During the final timeout of the series, Ginebra’s faithful bathed the upper boxes of the Araneta Coliseum in lights emanating from their phones. It was a fitting prelude to Justin Brownlee’s title-winning trey. The ball deliberately traced an invisible arc through space, hit the back end of the inner rim, and swished through the net. The on-air panel comprised of Charlie Cuna, Alex Compton and Yeng Guiao, belted out “Oh!” in a spontaneous three-part harmony, to go with a roaring Gin Kings mob. Atlas and Sisyphus would have envied that roar. It meant that a weight was finally lifted from weary shoulders.
This victory by Barangay Ginebra San Miguel (BGSM) ends a title drought spanning eight years. Eight years. That’s an eternity, considering BGSM is the most popular ball club in this hoops-obsessed land. With all the drama this franchise had gone through (a whirlwind of player trades, slapdash coaching changes, off-court controversy, etc.)—and not to mention the amount of ridicule thrown the team’s way—fans are right to savor the moment. That Mark Caguioa got to utter the rhetorical “Sino’ng kangkong ngayon? (Who’s the kangkong now?)” is worth cherishing.
But there’s more to this championship than meets the eye.
Ginebra triumphed the same day Lawin (Haima) strengthened into a supertyphoon. Filipinos were still seeing Karen (Sarika) off when its successor crashed the party. Gusts and rainfall punished Cagayan and Isabela (signal no. 5 at the time) as Finals MVP LA Tenorio dished out dimes. Winds in Abra and Ilocos Sur (signal no. 4) tore through rooftops as audiences howled at each Jayjay Helterbrand touch, and Mark Caguioa bucket.
The win also came hours after Manila Police District officer Franklin Kho plowed a van into protesters near the US Embassy. The now relieved officer claimed he was driving away from the activists out of fear that they would take over the vehicle, and use it against the MPD. Whether or not Kho’s claim is valid, the incident does not bode well for the relationship between law enforcement authorities and the people they’ve sworn to protect. It’s not a good look, especially at a time when public paranoia over a newly emboldened police force continues to rise.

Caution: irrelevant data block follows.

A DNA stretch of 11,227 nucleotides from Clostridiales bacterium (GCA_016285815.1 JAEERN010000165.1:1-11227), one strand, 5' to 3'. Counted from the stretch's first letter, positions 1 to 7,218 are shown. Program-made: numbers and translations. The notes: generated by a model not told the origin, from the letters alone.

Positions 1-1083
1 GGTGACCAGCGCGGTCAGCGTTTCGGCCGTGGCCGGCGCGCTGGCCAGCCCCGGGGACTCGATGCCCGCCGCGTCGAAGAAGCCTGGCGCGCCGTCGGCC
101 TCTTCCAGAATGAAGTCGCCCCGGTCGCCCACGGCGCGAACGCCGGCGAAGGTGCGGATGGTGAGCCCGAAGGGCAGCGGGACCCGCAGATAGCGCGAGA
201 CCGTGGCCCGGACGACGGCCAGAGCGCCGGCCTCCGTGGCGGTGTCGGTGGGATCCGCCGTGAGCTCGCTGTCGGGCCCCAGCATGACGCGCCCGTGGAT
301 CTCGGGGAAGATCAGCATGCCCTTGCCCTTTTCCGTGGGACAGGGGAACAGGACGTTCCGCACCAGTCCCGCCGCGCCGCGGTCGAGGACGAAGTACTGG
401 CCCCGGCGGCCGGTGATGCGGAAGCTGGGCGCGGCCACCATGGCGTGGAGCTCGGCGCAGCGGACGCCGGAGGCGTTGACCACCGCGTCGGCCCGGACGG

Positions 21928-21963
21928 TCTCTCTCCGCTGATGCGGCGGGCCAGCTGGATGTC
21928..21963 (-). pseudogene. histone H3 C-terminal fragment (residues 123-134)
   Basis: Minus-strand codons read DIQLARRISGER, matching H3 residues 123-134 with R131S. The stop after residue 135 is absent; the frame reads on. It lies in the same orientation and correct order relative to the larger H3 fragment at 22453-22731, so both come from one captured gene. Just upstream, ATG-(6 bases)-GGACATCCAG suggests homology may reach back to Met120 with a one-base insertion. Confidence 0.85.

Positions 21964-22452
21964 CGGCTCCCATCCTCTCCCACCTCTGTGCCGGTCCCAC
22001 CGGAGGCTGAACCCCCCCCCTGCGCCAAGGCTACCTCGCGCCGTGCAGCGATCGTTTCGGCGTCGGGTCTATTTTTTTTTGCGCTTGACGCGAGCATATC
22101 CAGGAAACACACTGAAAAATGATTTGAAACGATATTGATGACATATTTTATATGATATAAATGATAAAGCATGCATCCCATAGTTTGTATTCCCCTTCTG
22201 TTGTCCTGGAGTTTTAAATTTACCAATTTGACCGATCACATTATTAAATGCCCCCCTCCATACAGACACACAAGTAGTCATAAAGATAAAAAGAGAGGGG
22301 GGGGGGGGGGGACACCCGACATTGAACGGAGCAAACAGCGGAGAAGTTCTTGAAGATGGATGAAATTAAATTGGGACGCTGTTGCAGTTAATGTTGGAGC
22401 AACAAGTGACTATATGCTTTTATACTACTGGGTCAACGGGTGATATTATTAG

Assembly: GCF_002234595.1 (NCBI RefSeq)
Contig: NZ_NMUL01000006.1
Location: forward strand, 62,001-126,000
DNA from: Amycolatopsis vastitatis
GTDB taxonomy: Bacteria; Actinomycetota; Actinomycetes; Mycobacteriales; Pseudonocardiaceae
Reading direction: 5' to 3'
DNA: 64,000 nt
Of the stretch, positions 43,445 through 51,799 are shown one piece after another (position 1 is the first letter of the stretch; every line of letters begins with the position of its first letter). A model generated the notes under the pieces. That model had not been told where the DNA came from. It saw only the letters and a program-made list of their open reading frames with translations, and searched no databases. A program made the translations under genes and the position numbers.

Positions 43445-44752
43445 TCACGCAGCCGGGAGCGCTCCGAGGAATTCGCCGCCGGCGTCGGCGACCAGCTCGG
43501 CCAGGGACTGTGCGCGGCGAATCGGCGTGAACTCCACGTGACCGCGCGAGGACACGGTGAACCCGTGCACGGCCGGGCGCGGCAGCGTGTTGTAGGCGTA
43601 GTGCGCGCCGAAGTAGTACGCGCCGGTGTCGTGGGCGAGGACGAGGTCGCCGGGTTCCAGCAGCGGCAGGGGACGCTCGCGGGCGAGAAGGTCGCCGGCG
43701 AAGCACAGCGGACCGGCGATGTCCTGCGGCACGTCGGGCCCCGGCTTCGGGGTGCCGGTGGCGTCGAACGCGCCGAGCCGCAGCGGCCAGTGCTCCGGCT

That’s just the tip of the iceberg. It’s been tough trying to keep up with the sharp turns and swerves through which the government has steered the country: from the issues surrounding extrajudicial killings, the De Lima probe, Bongbong Marcos hanging around, US-Philippines versus China-Philippines relations, to Manila’s traffic situation. Citizens themselves can’t civilly disagree on such matters, and it adds fuel to the already raging fire.
The Philippines has been in a months-long This is fine meme state, and has clamored for any form of pressure release.
Here’s where Ginebra, Everyman’s Team, kicked down the door. The Kings kept their bearings against a Meralco Bolts squad raring for a Game 7. Coach Tim Cone’s men, aided by a Robert Jaworski pep talk at halftime, rallied to close out the series. It was dramatic af, and the timing could not have been better.
This championship doesn’t vanquish the demons of a nation battered by storms outside of, and within itself. It does, however, serve as a moment of catharsis—a stay of insanity. The Filipino people desperately needed a win. Ginebra, thankfully and finally, gave it to them.